The stakes of Ohio’s Senate race go beyond whether Rep. Tim Ryan can somehow upset JD Vance in a state that’s gone as crimson as a Buckeyes jersey over the past decade.
The result counts. But also the margin.
Many Democrats point to Mr. Ryan’s surprisingly energetic run as a blueprint for how her party can win back working-class voters in America’s industrial heartland. This argument will gain momentum if he defeats Mr. Vance, a Navy veteran and author of Hillbilly Elegy who has become a Trump acolyte, or even if he just keeps it quiet.
But if Mr. Ryan loses by the same 8 or 10 percentage point margin that Democrats failed to close in the last Ohio election, post-mortem debates within the party could become chaotic — especially if Mr. Ryan leaving recent history behind. That could provide fodder for those who say pursuing Trump voters is a lost cause and the future of the Democratic Party lies elsewhere.
“He ran the kind of races that I think Democrats should run in every working-class state or district,” said Mike Lux, a longtime Democrat strategist. “If he surpasses Biden in a year with that kind of headwind, it will send an important signal to the party that it’s possible to win more working-class votes.”
Mr. Ryan, a former high school quarterback who speaks industrial Mahoning Valley slang, has forced Republicans to divert millions of dollars from other states to prop up Mr. Vance’s anemic campaign. The National Democrats, meanwhile, have focused on defending at-risk incumbents in Arizona, Georgia, Nevada and New Hampshire, leaving Mr Ryan largely alone against Mr Vance.
When Mr. Ryan blasted China and spoke about how he agrees with former President Donald J. Trump’s views on trade, he lashed out at Mr. Vance as an Ivy League con man who has made millions of dollars as a California venture capitalist — and then put on a flannel shirt and reinvented himself as a tribune of the people.
Mr. Ryan has made a meal out of Mr. Trump’s bitter comment – made as Mr. Vance stood silently by at a rally in Youngstown: “JD kisses my ass, he wants my support so bad.” In one of his ads, Mr .Ryan for example: “I’m Tim Ryan and I agree with this message because we need an ass kicker, not an ass kicker.”
Mr Ryan has also at times rebuffed his own party leaders. He often stiffens Mr. Biden’s arms and says he shouldn’t run for re-election. And he trumpets his challenge to Rep. Nancy Pelosi as Speaker of the House in 2016.
In ads and campaign breaks, Mr. Ryan barely mentions his affiliation with the Democratic Party and distances himself from activist slogans such as “defund the police” with the line “I’m not that guy.”
This is no coincidence. Mr. Vance has hammered into Mr. Ryan’s long political career and his congressional voting records to anchor him with Mr. Biden and Ms. Pelosi, both of whom are unpopular in Ohio.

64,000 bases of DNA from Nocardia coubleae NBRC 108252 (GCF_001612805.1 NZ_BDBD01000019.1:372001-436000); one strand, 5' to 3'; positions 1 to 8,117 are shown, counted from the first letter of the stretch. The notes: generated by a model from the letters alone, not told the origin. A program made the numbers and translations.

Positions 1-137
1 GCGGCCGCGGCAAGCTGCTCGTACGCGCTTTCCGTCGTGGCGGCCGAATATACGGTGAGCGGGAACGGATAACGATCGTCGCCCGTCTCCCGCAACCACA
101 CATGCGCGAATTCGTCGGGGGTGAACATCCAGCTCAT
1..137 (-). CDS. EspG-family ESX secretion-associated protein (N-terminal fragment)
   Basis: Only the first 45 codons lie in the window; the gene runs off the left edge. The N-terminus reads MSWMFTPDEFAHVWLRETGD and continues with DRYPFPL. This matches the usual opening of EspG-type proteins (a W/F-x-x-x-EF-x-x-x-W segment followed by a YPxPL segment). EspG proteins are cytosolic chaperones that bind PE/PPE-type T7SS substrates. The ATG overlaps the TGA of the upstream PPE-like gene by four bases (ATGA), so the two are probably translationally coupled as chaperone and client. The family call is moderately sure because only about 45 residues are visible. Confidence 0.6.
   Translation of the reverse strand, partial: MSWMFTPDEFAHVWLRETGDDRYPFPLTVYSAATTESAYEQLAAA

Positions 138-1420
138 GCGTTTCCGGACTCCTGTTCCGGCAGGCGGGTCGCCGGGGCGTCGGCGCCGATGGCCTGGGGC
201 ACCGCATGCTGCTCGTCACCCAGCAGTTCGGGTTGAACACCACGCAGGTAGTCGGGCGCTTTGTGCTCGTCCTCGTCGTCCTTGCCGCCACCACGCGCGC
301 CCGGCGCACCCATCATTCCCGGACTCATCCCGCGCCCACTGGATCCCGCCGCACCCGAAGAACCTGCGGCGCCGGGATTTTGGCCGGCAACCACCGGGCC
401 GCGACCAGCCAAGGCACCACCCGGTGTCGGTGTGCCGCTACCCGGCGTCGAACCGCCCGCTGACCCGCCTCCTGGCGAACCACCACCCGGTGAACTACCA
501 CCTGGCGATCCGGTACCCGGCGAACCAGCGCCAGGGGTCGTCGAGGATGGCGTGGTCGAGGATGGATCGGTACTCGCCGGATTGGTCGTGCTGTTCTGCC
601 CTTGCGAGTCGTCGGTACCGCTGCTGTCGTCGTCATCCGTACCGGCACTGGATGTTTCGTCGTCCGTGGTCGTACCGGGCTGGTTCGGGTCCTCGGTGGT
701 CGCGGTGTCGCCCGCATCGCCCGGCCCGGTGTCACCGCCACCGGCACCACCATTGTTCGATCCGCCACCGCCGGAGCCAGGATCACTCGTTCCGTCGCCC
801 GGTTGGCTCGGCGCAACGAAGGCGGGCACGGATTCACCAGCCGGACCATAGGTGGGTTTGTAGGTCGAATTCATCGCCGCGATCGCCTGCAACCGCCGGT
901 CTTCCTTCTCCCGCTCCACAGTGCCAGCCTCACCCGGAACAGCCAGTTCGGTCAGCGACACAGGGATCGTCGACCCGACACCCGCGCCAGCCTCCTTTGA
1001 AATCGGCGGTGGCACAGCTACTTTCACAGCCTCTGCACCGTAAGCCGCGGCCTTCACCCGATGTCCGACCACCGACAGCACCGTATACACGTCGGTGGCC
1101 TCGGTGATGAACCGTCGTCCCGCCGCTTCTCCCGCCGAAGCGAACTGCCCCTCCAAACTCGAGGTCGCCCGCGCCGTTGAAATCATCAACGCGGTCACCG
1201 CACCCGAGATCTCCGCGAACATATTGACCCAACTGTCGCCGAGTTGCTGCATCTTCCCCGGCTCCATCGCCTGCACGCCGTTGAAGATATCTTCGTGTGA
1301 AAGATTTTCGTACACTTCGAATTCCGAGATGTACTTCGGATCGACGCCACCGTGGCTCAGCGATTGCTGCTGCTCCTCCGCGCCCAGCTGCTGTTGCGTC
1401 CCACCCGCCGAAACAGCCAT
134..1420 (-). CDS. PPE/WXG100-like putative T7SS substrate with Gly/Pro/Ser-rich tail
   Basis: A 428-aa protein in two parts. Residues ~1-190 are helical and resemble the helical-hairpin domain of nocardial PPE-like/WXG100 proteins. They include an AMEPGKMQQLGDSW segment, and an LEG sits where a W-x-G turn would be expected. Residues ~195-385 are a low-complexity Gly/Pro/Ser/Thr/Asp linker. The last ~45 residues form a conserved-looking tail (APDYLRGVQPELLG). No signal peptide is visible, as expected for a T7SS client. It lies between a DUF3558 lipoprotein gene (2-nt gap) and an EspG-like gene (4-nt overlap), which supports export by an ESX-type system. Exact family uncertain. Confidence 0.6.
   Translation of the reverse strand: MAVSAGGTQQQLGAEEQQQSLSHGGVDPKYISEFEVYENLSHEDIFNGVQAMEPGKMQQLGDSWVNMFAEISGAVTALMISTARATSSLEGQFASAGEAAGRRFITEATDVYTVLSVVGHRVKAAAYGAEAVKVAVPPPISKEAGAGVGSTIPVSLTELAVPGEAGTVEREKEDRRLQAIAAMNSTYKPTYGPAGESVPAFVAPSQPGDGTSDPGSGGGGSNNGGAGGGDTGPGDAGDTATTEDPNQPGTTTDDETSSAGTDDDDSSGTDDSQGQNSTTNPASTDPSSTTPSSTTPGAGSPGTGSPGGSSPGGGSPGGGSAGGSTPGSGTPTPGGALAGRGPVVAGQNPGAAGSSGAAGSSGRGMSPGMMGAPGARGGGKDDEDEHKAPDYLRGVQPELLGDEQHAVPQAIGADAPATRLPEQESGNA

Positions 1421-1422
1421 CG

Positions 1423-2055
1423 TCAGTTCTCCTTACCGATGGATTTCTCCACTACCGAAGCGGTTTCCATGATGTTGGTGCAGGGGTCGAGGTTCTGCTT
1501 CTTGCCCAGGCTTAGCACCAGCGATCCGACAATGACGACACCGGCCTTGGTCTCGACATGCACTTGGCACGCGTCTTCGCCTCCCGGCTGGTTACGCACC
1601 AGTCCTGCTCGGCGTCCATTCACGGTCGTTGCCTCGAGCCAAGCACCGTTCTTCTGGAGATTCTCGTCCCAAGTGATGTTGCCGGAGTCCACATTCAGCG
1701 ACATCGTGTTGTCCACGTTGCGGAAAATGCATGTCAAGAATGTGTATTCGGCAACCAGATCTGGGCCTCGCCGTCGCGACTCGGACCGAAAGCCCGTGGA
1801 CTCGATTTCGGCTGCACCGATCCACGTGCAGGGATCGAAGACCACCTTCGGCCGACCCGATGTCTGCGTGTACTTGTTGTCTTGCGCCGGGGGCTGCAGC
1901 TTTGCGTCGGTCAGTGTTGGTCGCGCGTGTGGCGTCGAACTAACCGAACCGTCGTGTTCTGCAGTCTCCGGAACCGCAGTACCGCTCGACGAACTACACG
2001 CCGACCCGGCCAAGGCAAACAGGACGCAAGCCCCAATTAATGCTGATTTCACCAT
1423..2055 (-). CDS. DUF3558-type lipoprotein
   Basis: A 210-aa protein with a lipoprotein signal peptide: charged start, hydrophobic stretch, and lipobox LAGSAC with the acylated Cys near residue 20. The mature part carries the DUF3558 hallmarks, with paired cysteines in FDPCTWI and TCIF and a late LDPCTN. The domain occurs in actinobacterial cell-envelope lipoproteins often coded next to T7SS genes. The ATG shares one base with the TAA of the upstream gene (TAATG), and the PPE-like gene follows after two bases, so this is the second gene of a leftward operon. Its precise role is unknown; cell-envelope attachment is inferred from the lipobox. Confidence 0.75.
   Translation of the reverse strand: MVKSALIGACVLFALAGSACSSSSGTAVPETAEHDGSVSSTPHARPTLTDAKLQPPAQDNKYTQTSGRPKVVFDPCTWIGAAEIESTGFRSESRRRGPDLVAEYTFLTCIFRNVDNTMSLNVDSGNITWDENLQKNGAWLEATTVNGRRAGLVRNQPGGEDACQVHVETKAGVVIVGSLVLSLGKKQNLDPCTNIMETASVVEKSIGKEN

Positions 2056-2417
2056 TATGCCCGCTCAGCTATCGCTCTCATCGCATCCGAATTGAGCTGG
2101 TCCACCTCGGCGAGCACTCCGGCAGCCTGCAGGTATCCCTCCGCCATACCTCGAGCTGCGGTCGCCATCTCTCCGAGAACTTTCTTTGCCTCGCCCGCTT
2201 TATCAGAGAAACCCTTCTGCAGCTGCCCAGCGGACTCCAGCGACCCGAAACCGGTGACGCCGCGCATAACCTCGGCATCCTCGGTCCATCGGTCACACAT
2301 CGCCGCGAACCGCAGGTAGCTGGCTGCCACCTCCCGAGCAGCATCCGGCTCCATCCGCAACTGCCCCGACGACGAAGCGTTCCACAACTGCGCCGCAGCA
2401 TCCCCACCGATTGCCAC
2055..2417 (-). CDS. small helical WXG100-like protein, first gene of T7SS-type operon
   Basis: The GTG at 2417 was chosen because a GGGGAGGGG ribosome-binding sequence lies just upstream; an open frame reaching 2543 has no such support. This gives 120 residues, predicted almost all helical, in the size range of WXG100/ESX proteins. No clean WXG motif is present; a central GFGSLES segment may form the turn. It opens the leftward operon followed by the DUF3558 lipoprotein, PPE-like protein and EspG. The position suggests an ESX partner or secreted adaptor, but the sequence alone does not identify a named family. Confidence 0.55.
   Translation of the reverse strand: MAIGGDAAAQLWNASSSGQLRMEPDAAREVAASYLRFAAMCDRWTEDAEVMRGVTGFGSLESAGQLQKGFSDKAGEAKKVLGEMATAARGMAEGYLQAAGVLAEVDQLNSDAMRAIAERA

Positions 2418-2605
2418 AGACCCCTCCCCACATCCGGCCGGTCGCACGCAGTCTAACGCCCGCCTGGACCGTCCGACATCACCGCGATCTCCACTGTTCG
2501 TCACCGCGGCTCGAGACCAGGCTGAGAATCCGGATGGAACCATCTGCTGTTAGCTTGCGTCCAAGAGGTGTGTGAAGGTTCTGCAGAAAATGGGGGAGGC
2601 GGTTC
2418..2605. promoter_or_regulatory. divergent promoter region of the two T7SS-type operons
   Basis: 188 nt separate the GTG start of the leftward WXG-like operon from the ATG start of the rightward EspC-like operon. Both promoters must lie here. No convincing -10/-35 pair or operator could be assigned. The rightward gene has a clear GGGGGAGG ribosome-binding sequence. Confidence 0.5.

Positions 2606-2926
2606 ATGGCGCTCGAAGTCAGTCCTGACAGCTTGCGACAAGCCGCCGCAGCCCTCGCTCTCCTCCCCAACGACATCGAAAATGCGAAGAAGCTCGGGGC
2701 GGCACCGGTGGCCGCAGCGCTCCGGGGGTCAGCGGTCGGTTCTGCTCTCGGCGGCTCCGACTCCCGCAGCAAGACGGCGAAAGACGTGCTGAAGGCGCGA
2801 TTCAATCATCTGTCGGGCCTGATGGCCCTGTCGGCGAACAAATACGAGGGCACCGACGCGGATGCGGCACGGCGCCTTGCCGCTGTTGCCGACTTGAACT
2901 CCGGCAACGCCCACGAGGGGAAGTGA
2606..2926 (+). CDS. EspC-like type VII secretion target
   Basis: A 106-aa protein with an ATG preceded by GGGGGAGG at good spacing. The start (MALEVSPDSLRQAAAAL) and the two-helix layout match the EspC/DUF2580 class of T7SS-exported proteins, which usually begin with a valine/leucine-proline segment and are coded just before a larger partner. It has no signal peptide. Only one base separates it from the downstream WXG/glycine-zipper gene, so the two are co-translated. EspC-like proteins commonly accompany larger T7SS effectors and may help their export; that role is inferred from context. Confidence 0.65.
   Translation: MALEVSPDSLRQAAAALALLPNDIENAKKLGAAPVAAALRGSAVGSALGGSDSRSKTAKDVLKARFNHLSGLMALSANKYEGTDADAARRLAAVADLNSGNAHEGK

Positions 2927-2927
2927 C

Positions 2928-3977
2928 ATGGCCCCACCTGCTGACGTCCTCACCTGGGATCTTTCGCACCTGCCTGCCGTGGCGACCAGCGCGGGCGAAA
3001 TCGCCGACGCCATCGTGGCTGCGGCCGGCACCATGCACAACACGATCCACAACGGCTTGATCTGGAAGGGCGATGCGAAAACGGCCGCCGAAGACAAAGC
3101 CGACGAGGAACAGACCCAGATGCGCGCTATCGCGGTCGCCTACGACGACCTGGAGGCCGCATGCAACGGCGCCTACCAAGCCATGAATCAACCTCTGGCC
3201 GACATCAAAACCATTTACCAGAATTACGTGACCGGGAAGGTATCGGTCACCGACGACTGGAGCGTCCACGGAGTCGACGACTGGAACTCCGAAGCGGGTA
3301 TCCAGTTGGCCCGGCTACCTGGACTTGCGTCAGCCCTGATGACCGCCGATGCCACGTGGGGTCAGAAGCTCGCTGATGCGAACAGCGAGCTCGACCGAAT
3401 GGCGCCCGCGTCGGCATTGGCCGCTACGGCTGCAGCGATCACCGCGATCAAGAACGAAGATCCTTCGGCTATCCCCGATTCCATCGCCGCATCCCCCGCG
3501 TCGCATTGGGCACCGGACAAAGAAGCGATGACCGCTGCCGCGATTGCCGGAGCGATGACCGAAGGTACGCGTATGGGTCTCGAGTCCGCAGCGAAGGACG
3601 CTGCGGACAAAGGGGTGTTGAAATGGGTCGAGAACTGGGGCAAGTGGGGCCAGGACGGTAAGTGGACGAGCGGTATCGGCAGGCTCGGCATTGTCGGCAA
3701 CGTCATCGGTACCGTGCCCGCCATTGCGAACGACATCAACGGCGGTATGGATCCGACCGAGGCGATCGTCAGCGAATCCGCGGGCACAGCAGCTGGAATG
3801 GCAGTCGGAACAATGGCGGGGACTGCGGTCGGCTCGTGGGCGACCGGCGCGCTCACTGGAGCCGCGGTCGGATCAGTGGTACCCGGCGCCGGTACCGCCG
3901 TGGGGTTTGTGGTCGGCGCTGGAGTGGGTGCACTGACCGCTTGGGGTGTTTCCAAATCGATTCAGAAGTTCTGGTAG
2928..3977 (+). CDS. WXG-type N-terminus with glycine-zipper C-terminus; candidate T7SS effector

But in a year when the emotional register of swing voters, who tend to decide elections, ranges from angry to furious, Mr Ryan is a rare Democrat who seems to share the public’s anger — at inflation, at China, about companies that “sent jobs abroad,” to the venal politicians they believe made it possible for them.
He follows a path started years ago by Sherrod Brown, a rugged, pro-union Democrat who has represented Ohio in the Senate since 2006. Ryan’s campaign team is littered with his students.
However, the Brown-Ryan strategy is likely to be difficult to export. Mr. Ryan threw soccer balls at television screens and donned Ohio State garb. He has acted heavily on his bio, while Brown has long positioned himself as a friend of unions and an enemy of globalization.
Mr. Ryan is also struggling against the pull of political gravity in a state that has turned hard on Washington and a Democratic Party that is viewed by many in Ohio as culturally elitist and outspoken.
Dayton’s Democratic Mayor Nan Whaley has been campaigning against Gov. Mike DeWine, a Republican who has emerged relatively unscathed from the pandemic and its political aftershocks. Even as Mr. Vance rails against Washington’s elites, billions of federal dollars sent to Ohio by the Democrat-held Congress have enabled Mr. DeWine to establish himself as a successful steward of the economy.
David Pepper, former Ohio Democratic Party leader, said he will look for signs that Mr. Ryan is able to narrow the gaping gaps Republicans have opened up in rural areas, as Mr. Brown has has done while raising the score in cities like Cleveland and Columbus.
Mr Ryan, Mr Pepper said, has done a “phenomenal” job reaching out to Trump voters in a difficult political environment.
But if Ohio returns to its recent form, Mr. Lux said, “it will show that we need a broader, deeper, long-term organizational and communications strategy.”